Are you thinking about that irritating person? I thought so.
One day, while I was in the midst of anguish over this person, a thought dropped into my heart. I did not seek it nor did I plan it. I believe the Holy Spirit gave it to me concerning this irritating habit. Simple and to the point, it was absolutely profound in content: What has this to do with eternal realities?
The words hit me with a thud, but immediately made sense. If I believe I’m bound for eternity, then that fact should give redeeming and freeing substance to my everyday life. Taking this a little further, if I believe that eternal life starts now, then when I spend so much time worrying over something that irritates me, I limit God’s power and use of me today. Stress and worry can hinder me from hearing God’s perfect will for my life.
Jesus says, “This is eternal life, that they may know Him, the only true God, and Jesus Christ whom You have sent” (John 17:3). According to Jesus, we don’t wait until death to begin living in eternal life. We start when we begin to live for God and for His Son. If eternal life is “knowing God and Jesus Christ,” then my job as a Christian is defined. Paul says in 1 Timothy 6:12, “Take hold of the eternal life to which you were called.”
What does this have to do with eternal realities? has an amazing calming effect on me. When I am near this person and her habit, I concentrate on this statement. It helps me get things in the right perspective. Shifting my thoughts to the important takes my focus off of the unimportant. Besides, most people won’t change what they do just because it annoys another. If any changing occurs, if usually happens in the mind and heart of the one being annoyed.
This thought can be a guide in other areas of our lives, also. Every day, we have the opportunity to shun worries, fear and difficulties, and pursue eternal life. Paul reminds us in 2 Corinthians 4:18 that we are to “fix our eyes not on what is seen, but on what is unseen. For what is seen is temporary, but what is unseen is eternal.”
Praying, What does this have to do with eternal realities? takes our thoughts off of ourselves, our critical spirit, our need to have everything go our way, and places our thoughts on more important issues, like our eternal salvation in the now and beyond.
In the 1700s, fire and brimstone preacher Jonathan Edwards prayed this prayer: “Lord, stamp eternity on my eyeballs.” Yes, Lord, help us see beyond the disappointments of today, the irritating habits of others, into the glorious eternal life you have for us right now.
On June 1, 2011, a civil unions law went into effect in Illinois that provided same-sex couples the same type of legal protections utilized by married couples. According to The New York Times, these rights included “emergency medical decision-making powers, inheritance rights, pension benefits, adoption and parental rights, and the ability to share a room in a nursing home.”
“In Illinois, a civil union is a legal relationship between two people – either of the same or different sex,” reports the American Civil Liberties Union, “providing all of the legal obligations, responsibilities, protections, and benefits that the law of Illinois grants to married couples.”
More than 5,000 couples in Illinois are registered with the state for civil union benefits.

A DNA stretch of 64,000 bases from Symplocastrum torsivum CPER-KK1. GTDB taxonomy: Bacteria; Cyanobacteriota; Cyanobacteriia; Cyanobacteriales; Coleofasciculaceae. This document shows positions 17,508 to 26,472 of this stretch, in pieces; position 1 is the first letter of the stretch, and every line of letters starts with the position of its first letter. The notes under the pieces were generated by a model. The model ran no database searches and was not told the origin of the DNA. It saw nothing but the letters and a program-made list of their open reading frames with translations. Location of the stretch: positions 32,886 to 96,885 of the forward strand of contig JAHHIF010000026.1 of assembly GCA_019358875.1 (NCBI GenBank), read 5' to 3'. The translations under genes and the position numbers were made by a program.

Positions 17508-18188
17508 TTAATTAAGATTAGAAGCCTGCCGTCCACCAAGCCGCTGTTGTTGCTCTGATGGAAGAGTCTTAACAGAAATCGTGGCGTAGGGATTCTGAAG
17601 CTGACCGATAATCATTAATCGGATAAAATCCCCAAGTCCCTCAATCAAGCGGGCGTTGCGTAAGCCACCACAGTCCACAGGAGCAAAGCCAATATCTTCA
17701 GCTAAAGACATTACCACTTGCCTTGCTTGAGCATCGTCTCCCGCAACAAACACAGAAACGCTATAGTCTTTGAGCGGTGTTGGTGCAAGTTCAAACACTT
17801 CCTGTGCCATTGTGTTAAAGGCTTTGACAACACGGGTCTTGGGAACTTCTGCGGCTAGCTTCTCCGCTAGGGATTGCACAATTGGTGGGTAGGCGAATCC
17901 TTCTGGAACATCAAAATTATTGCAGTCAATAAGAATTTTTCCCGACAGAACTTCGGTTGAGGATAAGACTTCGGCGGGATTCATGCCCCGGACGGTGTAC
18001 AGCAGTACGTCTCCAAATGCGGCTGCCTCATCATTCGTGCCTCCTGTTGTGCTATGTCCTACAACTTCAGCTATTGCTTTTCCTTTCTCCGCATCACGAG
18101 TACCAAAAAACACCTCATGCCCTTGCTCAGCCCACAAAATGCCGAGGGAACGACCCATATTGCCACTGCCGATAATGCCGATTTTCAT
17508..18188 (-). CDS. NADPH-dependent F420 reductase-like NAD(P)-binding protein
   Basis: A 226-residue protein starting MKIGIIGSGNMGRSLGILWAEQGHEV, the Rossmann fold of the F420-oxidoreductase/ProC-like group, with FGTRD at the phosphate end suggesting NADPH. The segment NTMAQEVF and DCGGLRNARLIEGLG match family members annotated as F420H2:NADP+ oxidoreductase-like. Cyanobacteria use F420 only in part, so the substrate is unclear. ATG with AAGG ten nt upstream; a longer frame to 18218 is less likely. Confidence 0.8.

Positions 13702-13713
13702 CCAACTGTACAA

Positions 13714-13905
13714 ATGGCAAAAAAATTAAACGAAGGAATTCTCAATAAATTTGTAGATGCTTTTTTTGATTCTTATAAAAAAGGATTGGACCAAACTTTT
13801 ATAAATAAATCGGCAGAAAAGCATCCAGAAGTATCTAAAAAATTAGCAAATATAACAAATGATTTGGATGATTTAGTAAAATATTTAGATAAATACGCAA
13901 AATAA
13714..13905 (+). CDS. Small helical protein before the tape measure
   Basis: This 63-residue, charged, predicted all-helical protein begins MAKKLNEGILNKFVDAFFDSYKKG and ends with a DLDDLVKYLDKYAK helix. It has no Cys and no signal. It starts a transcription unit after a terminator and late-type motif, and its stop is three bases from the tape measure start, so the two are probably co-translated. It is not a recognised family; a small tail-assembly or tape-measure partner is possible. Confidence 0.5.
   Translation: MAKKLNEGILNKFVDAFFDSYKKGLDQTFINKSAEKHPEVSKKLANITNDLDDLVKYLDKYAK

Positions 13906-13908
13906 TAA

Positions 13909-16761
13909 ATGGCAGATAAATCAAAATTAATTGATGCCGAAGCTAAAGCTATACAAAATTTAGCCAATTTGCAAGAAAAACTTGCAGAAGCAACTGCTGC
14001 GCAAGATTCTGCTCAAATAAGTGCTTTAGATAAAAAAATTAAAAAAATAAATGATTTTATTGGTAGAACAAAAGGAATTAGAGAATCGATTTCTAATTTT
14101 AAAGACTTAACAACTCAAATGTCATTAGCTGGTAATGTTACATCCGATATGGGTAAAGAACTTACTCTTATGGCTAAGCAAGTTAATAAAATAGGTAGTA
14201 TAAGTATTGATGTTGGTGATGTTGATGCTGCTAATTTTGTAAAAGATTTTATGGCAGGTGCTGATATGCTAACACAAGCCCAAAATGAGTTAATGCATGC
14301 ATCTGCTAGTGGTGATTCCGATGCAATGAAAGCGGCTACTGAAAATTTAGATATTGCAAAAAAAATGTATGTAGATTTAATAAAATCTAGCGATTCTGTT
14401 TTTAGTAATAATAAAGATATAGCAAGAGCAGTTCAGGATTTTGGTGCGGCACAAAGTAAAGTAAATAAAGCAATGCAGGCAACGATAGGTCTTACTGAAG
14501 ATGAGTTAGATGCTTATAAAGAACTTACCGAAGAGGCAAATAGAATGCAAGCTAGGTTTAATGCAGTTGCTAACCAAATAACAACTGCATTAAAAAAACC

Although Illinois recognizes all the legal benefits of civil unions, Bishop Sally Dyck has issued a public statement of support for a same-sex marriage measure in Illinois. In a statement to members of the Northern Illinois Conference, she writes: “While the United Methodist Church holds that the practice of homosexuality is incompatible with Christian teaching, it also holds the teaching and a long tradition (albeit a struggle every inch of the way) of civil rights. Marriage equality is a civil rights issue; it provides for all what is afforded to some. … Because I believe in marriage, it’s my belief it will be a benefit for this law to pass.”
The Rev. Rob Renfroe, president and publisher of Good News, issued the following statement in response to Bishop Dyck’s public campaigning for same-sex marriage.
“Good News is disappointed that Bishop Sally Dyck has chosen to advocate for the legislative approval of same-sex marriage in the state of Illinois. Since 2004, our church has said that we ‘support laws in civil society that define marriage as the union of one man and one woman.’ Indeed, our definition of marriage as a covenant ‘between a man and a woman’ dates back to 1972. This position received a 77 percent vote at General Conference in 2004 and still represents the one issue among all the sexuality-related issues that garners the broadest support across the church.
“We respect Bishop Dyck and have worked well with her in the past in relating to the Unity Task Force of the Council of Bishops which she led. However, we believe that for Bishop Dyck to advocate a minority position that is at odds with the stated position of the church fosters disunity and deepens the sense of disconnect felt by many United Methodist members. In 2011, more than 14,000 United Methodists signed a letter to the Council of Bishops asking them to support the denomination’s position on same sex marriage. The Council issued a statement of support. Bishop Dyck’s advocacy flies in the face of the Council’s statement.
“We share Bishop Dyck’s commitment to ensure the protection of the civil rights of all persons. However, there are other ways to ensure the civil rights of gay and lesbian persons without redefining the bedrock institution of marriage. We see no reason why the church should allow a secular, anthropocentric, hyper-sexualized Western culture to tell us what marriage is, rather than looking to the Scriptures and, with real concern for the rights of all, maintaining what God has revealed.”